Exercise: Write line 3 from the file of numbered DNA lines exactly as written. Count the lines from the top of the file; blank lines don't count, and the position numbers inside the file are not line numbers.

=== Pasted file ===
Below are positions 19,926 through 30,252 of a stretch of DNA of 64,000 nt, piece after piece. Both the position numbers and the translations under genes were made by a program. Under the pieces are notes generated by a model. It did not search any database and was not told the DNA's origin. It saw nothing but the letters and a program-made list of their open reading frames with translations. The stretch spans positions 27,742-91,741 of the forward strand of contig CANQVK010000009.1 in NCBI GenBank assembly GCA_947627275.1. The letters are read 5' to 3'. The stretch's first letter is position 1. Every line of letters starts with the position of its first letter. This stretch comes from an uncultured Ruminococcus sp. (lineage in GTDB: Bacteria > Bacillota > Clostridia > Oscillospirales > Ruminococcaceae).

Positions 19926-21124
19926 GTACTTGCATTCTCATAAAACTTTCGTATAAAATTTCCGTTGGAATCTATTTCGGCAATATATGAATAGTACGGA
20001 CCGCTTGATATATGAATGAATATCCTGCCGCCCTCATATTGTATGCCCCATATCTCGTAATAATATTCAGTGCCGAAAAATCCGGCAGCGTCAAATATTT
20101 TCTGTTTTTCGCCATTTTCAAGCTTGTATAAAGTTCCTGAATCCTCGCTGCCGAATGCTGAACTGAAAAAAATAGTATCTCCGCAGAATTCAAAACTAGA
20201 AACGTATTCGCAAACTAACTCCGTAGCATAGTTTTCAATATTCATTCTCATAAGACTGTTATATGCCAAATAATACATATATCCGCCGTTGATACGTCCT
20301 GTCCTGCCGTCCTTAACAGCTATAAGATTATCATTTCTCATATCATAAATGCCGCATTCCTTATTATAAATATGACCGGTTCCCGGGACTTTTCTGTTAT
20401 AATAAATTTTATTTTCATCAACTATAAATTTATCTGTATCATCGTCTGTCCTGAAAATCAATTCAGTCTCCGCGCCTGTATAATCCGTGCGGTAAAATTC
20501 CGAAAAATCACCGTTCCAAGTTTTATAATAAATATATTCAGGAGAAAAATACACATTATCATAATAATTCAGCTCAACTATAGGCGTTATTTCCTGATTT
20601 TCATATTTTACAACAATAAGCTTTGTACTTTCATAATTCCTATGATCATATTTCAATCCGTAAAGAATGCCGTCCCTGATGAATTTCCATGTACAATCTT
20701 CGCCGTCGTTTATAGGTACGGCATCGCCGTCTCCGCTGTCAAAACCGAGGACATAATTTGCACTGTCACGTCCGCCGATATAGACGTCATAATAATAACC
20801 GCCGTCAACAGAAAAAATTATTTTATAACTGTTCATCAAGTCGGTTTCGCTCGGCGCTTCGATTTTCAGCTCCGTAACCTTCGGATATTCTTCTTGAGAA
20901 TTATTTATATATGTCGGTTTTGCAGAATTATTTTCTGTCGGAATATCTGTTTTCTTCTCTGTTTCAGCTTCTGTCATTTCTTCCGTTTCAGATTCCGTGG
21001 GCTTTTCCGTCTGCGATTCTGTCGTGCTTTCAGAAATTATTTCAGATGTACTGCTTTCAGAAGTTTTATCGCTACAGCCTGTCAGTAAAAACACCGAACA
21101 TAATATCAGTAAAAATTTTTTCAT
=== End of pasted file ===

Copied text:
19926 GTACTTGCATTCTCATAAAACTTTCGTATAAAATTTCCGTTGGAATCTATTTCGGCAATATATGAATAGTACGGA